Alderman Richard Atkinson

1738 - 1785


London merchant (partner in Hutchison Mure & Co.) and Alderman, active in the East India Co., and briefly MP for New Romney, dying in office and reputedly leaving £300,000. Uncle of George Atkinson (1764-1814, q.v.). He has an ODNB entry as 'merchant and director of the East India Company.'

  1. 'Mr. Atkinson when he came from the North was a mere adventurer, unsustained by any inheritance, by few family friends of any power, and by no acquisitions which education imparts but common penmanship and arithmetic. Thus circumstanced he came to London, and passing through different counting houses and experiments in trade, accumulated that prodigious wealth of which he died possessed, and which he had long enjoyed.'

  2. Will of Richard Atkinson merchant, late Alderman, of Fenchurch Street [made in 1782] was proved 30/09/1786. The will is long but unusually orderly in its organisation. In the will he explained that he had bought Bogue in St James jointly with Paul Benfield but that he [Atkinson] had put up the whole £9000 downpayment: the two men had accepted [sic] Bills of Exchange for the balance to be paid by installments, and he instructed his executors to pay these out of his personalty. He also said that the owned Dry Works estate in Westmorland subject to a mortgage of £16,500 to David Laird payable in 1792 and 1793. He left his estates in trust [his trustees included the Earl of Balcarres, Atkinson's partner Robert Mure and 'my nephew George Atkinson, son of my late brother George Atkinson] to secure a range of annuities including: £700 p.a. to each of two sisters of the Earl of Balcarres (Lady Anne Lindsay spinster and Lady Margaret Janet Fordyce, on the latter of whom he also settled £5000 later in the will); £700 p.a. to John Robinson of Sion Hill; £50 p.a. to a servant Thomas Hogg; £200 p.a. to each of his nine nieces. The residue of the profits of his estates were to accumulate until 1803, when £15,000 was to be set aside to secure the continued annuities, and when legacies of £3000 were to be paid to each of his eight nephews, in addition to the £3000 each he left them at age under his will, with the remainder of the accumulated funds to be divided between his nine nieces and the daughter (if any) of Lady Anne Lindsay. If the accumulated funds were not enough to pay the £15,000, the £3000 each to the nephews and a minimum payment of £4000 to each of the nieces [a notional total of £75,000], the trustees were authorised to tap the future profits of Atkinson's estates [i.e. beyond 1803]. The moiety of the Bogue estate, subject to these provisions, was entailed to the sons of his late brother George Atkinson, then to the sons of his brother Matthew and the sons of his brother-in-law George Alderson Taylor. At that point, £10,000 from the £15,000 reserved to secure the annuities was to be spent on increasing the output of the Deans Valley estate (the remaining £5000 was to go to Lady Anne Lindsay) and the annuities were to be secured only on the Deans Valley estate, which was entailed to the sons of Matthew Atkinson subject to these provisions. He said that he had had management of the affairs of Lady Anne Lindsay and had borrowed almost £20,000 from her funds, which he clarified he had done as trustee and that the property remained that of Lady Anne Lindsay. He detailed further the unravelling of other situations in which he had mixed his own property with that of his partners or of trusts of which he was trustee. He provided that his partners Hutchison Mure and Robert Mure could by the payment of £75,000 to his executors secure the release of their partnership from any claims against it by Atkinson's estate, that amount to be left at interest in the surviving merchant house. He left a further list of annuities: £200 p.a. to George Alderson Taylor; £200 p.a. to his sister-in-law Bridget Atkinson widow of his late brother George Atkinson; £200 p.a. to his brother Matthew of Temple Sowerby and his wife Mary; and £200 p.a. to William Bentinck son of the late Capt. John Bentinck of HM's Navy during the life of his [Bentinck's] mother.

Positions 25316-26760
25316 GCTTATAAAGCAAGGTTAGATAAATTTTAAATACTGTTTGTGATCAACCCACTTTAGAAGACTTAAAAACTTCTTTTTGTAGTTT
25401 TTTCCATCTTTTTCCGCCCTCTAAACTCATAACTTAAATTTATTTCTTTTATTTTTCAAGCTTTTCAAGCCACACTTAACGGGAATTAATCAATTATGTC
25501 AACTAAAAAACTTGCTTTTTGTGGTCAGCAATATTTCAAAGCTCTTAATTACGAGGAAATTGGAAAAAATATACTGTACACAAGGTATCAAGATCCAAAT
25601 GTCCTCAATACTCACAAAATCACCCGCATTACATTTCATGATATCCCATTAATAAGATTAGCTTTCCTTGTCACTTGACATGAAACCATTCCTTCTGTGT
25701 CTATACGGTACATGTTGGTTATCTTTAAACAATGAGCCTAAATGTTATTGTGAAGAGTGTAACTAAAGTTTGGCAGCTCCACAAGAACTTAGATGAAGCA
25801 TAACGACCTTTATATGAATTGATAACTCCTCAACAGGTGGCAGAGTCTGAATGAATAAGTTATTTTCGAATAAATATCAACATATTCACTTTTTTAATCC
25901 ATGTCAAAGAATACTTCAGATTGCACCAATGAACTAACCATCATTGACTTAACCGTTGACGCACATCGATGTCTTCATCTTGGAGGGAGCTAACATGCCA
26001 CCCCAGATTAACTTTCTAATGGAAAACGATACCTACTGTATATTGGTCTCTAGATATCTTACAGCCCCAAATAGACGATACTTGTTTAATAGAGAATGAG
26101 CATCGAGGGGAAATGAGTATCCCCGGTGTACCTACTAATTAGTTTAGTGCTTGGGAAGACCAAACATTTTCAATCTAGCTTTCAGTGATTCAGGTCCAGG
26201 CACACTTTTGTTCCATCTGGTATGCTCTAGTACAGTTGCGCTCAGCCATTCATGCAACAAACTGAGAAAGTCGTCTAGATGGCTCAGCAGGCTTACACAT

3. The Richard Atkinson Esquire of the Bogue estate who died at Saxham, Hanover, Jamaica, May 1793 has been tentatively identified as the nephew of Alderman Richard Atkinson, and brother of George Atkinson (1764-1814).

Sources [accessed 30/11/2016]; Parker, J. G. "Atkinson, Richard (1739–1785), merchant and director of the East India Company." Oxford Dictionary of National Biography. 23 Sep. 2004; Accessed 17 Jan. 2020.

  1. The Gentleman’s Magazine (1785), p. 570, cited by I.R. Christie in the History of Parliament article above. This account appears to understate the status of Richard Atkinson's family in Northumberland.

  2. PROB 11/1145/399.

  3. Royal Gazette 25/05/1793.

Further Information


Associated Estates (4)

The dates listed below have different categories as denoted by the letters in the brackets following each date. Here is a key to explain those letter codes:

  • SD - Association Start Date
  • SY - Association Start Year
  • EA - Earliest Known Association
  • ED - Association End Date
  • EY - Association End Year
  • LA - Latest Known Association
1789 [EA] - 1825 [LA] → Previous owner
- 1786 [EY] → Joint owner
1786 [EA] - 1786 [LA] → Owner
1787 [EA] - 1808 [LA] → Previous owner

Legacies Summary

Commercial (1)

Hutchison Mure & Co.
West India merchant  

Political (1)

election →
New Romney Kent
1784 - 1785

Relationships (5)

Uncle → Nephew
Business partners
Business associates
Business associates
Business partners
Notes →
Partners until the death of Atkinson in...